The fact is that the discussion about food production in America is just beginning to get heated up, (unlike our planet which started some time back). Our food policies in the United States have resulted in factory farms, E-coli ridden fruits and vegetables, and a population that is getting larger by the minute. This leaves us with lots of cheap burgers accompanied by polluted air & water, deadly diseases, and on a fast track for a handicap sticker and an automated cart at the grocery store.

The latest revelations about food policy and the United States Department of Agriculture's role in it, will not make you want to smile. The New York Times recently reported that the company Beef Products, Inc., in an effort to increase profits, found a way to make the once-relegated-to-petfood leavings into hamburger for human consumption. These fatty leavings, unfortunately, are highly susceptible to contamination so they developed a method of injecting it with ammonia.

I know that sounds delicious but it gets better. The so noble Beef Products, Inc. then found a company and paid them to do a study to see how their new ammonia process was working. The hired hand, (shockingly, I might add), found that the process was practically infallible in it's destruction of E-coli.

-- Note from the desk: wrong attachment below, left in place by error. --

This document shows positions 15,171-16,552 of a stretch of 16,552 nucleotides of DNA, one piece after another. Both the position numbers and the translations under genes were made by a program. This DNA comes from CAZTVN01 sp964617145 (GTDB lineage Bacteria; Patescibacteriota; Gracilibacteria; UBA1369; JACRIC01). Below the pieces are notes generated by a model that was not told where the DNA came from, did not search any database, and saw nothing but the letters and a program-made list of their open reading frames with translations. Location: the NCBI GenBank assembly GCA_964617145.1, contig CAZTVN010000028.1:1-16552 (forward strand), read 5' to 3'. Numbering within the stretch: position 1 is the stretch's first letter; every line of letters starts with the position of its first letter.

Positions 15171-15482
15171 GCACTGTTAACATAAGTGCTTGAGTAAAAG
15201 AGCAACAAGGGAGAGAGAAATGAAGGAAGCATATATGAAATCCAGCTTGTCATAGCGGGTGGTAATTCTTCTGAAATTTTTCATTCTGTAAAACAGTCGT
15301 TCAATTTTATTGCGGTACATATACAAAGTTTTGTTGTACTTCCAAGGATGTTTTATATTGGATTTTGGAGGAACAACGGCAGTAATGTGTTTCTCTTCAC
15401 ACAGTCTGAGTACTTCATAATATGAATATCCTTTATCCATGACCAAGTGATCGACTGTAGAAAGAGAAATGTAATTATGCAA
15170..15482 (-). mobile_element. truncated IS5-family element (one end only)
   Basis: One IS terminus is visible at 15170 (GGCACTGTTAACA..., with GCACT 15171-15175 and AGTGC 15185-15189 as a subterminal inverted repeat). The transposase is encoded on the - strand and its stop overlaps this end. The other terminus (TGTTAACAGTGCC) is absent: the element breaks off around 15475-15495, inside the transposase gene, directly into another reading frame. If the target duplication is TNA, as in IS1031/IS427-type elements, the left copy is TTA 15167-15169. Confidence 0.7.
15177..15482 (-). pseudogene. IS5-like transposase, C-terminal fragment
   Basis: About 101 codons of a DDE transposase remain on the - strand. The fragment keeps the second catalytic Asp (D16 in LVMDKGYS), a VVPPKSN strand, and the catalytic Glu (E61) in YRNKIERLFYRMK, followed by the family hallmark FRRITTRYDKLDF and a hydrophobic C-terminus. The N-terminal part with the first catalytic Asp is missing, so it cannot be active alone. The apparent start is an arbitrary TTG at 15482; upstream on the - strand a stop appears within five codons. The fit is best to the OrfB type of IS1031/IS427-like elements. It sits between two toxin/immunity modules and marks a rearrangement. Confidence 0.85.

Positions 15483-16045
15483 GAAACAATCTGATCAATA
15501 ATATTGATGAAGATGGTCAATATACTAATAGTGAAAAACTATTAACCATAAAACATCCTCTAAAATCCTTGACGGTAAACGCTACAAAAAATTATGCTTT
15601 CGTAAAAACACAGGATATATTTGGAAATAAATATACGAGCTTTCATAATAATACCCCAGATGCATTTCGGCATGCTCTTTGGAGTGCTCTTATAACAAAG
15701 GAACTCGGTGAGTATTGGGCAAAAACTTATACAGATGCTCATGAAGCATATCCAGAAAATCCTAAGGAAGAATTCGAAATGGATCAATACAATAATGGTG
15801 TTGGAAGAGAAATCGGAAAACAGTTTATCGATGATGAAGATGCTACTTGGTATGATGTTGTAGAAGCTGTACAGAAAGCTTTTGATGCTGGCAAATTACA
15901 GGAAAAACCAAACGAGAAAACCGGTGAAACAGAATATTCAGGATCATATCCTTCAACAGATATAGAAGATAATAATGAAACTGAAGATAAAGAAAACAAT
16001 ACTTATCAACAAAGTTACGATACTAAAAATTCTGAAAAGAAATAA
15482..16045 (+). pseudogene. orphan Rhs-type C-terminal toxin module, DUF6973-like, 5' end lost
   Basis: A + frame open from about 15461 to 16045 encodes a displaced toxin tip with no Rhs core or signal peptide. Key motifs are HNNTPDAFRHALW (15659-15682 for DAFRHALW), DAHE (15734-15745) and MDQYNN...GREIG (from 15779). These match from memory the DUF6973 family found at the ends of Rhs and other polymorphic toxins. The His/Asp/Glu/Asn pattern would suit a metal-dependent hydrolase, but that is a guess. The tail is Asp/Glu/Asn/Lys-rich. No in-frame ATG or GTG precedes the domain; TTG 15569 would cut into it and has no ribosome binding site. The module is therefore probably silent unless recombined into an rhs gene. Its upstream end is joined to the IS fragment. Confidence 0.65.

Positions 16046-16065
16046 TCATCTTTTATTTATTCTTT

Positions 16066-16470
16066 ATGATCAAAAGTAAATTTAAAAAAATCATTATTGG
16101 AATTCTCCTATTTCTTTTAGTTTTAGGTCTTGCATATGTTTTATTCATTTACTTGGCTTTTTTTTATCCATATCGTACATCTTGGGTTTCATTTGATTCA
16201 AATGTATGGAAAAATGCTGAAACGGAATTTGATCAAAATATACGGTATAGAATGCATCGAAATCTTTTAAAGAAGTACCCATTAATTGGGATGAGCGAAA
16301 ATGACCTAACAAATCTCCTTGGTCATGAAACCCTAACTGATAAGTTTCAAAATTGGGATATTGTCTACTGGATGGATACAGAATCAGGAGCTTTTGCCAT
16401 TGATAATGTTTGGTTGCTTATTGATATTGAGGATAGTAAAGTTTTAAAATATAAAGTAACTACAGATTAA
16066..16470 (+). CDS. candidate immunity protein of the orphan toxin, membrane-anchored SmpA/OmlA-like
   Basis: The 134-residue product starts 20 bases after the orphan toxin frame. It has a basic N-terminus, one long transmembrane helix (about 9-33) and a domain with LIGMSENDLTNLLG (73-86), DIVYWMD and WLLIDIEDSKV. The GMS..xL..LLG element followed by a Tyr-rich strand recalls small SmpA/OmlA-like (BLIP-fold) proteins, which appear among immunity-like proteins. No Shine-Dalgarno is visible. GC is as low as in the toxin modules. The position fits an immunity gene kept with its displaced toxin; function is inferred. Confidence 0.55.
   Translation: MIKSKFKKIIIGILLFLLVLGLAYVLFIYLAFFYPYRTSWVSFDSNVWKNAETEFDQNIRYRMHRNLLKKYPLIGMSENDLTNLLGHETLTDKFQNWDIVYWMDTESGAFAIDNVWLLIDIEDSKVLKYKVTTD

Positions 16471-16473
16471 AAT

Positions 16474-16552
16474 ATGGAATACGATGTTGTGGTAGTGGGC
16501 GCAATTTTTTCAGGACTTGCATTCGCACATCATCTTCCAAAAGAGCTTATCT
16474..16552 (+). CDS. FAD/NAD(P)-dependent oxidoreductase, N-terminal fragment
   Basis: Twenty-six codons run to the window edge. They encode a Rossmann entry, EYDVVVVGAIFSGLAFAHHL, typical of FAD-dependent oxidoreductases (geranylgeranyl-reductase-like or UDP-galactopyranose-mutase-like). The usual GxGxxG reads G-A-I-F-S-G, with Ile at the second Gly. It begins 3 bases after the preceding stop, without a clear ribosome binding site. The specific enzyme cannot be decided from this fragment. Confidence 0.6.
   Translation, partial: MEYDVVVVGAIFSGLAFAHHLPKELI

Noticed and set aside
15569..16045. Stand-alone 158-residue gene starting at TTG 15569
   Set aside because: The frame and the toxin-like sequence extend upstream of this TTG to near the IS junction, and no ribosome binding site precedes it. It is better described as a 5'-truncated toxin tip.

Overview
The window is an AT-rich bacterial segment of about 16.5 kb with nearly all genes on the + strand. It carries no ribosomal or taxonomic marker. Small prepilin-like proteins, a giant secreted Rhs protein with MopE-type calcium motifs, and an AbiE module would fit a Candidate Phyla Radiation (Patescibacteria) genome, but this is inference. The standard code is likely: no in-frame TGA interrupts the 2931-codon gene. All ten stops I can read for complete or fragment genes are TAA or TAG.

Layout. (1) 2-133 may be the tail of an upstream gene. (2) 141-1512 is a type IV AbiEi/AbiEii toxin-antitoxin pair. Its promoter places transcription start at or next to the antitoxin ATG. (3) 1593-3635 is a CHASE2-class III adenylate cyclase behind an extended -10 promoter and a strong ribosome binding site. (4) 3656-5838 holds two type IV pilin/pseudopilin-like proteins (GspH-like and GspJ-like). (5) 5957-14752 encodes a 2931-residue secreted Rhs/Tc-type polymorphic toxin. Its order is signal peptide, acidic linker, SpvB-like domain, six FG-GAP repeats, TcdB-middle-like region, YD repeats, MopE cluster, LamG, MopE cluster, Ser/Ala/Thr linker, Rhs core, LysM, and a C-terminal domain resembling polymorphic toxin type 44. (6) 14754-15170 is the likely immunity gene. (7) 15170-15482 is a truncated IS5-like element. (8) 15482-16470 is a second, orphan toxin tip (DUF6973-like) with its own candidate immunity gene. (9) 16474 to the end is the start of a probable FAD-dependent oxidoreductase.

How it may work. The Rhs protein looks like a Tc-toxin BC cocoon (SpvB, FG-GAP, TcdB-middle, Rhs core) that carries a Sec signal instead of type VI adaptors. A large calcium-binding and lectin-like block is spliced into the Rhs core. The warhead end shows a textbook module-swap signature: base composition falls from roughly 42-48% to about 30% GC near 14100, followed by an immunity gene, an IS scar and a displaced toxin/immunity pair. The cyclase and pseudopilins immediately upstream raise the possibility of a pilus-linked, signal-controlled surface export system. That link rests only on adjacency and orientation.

It was then that the US taxpayers reasonably-paid employees at the USDA stepped up to the plate to do their job; that is to make sure the hamburger was safe for human consumption. But, apparently, this job has become pretty easy because all it involved was a reading and "approval" of BPI's own commissioned study. This must have taken at least a couple of hours.

In fact in 2007 the USDA was so confident in the BPI's ammonia process they EXEMPTED(!) them from normal food testing. With that vote of confidence by the US government the company has gone on to become the golden source for almost all the fast food giants in the country. (Do we have to name names?) Even more frightening is that the federal lunch program used 5.5 million pounds of the crap in school lunches over the last couple of years.

The upshot of all this corporate favoritism is that there have been multiple incidents of salmonella and E-coli being found in BPI products. It has been the federal school lunch program that has been doing the testing and discovering the nastiness since 2005 but the USDA never got wind of it despite the fact that they're in the same department. (How is that possible to even believe?)

Now that the disgusting hamburger has hit the proverbial fan the USDA has changed its tune. BPI has lost its exemption. The question every American needs to be asking is why they ever had one to start with?